City Directories and History: 1958 and 1966 – Carl W. Howard
Built in the 1820’s by Joshua Goore, this house was a stage coach tavern known as Southwestern Hotel. In 1847 it was purchased by Mrs. Benjamin (Elizabeth Anne) Neely, who used several small out-buildings as boarding rooms for young ladies attending the local Female College. Mrs. Neely sold the property to Colonel W. H. McCorkle, Confederate veteran and for many years County Probate Judge. Colonel McCorkle planted the now-huge magnolia trees to mark the Secession of South Carolina to begin the Confederacy.
Businessman, B. Neely Moore (B.N. Moore), next acquired the house and later
sold it to Mr. Carl Howard. The Greek Revival façade on the front of the house is a later addition to the originally simple Georgian design. All the walls inside the structure are of solid brick. Local legend has it that his house was considered for set use as “Tara” in Gone With the Wind but was turned down because of the close proximity to the street and neighboring homes. [Courtesy of the Yorkville Historical Society – 2002]
The Yorkville Enquirer reported on Aug. 26, 1891 – “Mr. B.N. Moore is preparing to make an addition of two rooms to his brick residence on Congress Street. Mr. Reuben McCall has contracted to do the brick work and Mr. A.F. Woods to do the carpentry work.”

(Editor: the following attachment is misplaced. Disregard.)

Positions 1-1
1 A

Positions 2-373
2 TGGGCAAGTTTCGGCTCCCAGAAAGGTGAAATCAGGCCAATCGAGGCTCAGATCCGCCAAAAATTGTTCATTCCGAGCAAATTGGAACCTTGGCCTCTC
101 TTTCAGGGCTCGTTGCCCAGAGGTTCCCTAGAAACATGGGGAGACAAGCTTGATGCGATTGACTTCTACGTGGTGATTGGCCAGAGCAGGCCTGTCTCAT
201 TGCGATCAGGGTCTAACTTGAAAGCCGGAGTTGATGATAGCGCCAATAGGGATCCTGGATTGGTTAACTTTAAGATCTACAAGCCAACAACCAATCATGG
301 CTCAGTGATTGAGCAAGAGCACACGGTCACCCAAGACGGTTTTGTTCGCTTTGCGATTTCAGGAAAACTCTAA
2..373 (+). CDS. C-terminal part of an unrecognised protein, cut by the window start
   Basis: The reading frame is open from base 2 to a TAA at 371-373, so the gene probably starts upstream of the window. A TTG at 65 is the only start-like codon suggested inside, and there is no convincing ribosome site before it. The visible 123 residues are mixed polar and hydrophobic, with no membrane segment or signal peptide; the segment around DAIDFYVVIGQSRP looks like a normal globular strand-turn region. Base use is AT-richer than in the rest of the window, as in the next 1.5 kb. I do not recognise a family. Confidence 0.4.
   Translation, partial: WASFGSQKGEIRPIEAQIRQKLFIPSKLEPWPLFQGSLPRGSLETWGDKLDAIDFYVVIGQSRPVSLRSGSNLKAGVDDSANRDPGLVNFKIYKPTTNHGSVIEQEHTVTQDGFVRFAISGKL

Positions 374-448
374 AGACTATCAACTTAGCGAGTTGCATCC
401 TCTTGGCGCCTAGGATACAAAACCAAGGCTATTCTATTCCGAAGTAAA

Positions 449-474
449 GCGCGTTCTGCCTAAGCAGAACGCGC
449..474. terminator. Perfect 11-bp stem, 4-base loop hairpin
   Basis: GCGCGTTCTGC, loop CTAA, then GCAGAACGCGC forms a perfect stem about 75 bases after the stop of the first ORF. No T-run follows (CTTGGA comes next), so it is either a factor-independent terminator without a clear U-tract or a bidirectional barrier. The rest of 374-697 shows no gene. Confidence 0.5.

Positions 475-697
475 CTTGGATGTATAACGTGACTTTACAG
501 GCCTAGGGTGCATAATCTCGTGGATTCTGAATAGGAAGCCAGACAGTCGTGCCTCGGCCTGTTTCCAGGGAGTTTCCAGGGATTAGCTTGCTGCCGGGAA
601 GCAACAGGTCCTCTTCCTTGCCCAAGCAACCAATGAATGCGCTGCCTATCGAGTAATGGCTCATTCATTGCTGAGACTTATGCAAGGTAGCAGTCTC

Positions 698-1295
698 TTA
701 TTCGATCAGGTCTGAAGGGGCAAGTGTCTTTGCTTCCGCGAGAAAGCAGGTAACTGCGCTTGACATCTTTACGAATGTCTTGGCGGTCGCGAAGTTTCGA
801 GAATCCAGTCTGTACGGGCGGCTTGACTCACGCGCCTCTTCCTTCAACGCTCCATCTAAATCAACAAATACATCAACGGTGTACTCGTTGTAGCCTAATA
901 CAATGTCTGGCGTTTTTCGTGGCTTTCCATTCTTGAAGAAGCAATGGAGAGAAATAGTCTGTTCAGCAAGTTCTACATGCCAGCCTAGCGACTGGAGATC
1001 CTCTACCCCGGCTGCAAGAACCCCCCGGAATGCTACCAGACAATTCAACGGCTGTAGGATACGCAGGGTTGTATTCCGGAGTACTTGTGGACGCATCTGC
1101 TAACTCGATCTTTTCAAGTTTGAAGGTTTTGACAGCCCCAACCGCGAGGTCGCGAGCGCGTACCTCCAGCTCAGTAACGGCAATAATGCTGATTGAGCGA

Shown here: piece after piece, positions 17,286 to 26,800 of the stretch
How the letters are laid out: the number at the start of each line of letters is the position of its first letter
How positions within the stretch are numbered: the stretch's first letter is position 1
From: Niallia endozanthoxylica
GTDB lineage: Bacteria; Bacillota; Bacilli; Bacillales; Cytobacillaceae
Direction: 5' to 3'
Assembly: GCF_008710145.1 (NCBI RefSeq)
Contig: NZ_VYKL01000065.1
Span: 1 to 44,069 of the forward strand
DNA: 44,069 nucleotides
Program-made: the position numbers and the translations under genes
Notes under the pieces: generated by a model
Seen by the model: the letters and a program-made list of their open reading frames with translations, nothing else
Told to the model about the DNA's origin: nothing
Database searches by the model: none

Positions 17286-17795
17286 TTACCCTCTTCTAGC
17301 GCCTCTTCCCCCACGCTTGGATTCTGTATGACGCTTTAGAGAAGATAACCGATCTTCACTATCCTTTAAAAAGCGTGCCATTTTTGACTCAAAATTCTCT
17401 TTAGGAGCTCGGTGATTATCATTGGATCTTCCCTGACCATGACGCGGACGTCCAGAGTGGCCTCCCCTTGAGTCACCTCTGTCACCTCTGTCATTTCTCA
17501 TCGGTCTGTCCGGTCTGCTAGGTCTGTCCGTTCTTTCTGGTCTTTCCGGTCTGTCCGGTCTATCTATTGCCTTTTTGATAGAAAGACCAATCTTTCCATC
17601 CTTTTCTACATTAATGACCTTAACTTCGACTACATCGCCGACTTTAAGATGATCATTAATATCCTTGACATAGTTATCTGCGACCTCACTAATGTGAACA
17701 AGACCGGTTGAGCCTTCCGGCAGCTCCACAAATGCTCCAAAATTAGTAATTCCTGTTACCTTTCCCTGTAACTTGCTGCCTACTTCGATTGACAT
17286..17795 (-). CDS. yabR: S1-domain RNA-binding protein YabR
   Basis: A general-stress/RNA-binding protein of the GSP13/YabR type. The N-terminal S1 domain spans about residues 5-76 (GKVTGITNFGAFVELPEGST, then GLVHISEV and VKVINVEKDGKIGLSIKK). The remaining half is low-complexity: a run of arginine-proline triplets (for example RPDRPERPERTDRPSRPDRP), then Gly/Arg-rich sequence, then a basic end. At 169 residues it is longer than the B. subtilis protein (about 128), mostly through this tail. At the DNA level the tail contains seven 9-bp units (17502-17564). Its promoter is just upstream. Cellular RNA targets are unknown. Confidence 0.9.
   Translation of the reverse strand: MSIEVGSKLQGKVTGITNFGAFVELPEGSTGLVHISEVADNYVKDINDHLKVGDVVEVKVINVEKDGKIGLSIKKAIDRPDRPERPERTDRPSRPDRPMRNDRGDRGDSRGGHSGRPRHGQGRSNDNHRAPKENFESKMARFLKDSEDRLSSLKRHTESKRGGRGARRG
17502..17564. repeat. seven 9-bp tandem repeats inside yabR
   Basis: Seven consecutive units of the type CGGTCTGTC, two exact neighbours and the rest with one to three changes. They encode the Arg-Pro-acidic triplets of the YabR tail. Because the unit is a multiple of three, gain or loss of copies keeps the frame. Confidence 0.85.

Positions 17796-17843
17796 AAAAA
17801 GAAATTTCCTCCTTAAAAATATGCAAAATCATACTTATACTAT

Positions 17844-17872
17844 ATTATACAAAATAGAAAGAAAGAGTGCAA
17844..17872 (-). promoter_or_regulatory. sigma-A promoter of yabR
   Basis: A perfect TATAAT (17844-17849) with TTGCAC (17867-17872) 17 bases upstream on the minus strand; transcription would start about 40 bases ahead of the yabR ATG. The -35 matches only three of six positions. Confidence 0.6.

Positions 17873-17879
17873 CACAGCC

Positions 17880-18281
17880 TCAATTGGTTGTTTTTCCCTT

The Rock Hill Herald on Sept. 15, 1900 reported – “Springs – Moore and Company is the name of a new cotton firm in Yorkville that will be active in that section. It is composed of LeRoy Springs of Lancaster, B.N. Moore of Yorkville, and P.G. McCorkle of Charlotte.”
DAGUERROTYPES T. D. Cory – Having taken rooms at the store-house formerly occupied by S. W. Jackson, opposite Goore’s Hotel, for the purpose of taking Daguerrotypes, beg leave respectfully to announce to the citizens of Yorkville and vicinity, that he is prepared to execute anything belonging to the PHOTOGRAPHIC art. All are invited to call and examine specimens at his rooms, where may be seen among other daguerrotypes — Governor MEANS, Governor KOSSUTH, President FILLMORE, and last, but not least, a likeness of the GIANT BOY.
-Yorkville Miscellany, April 10, 1852
Informative links: Georgian Architecture
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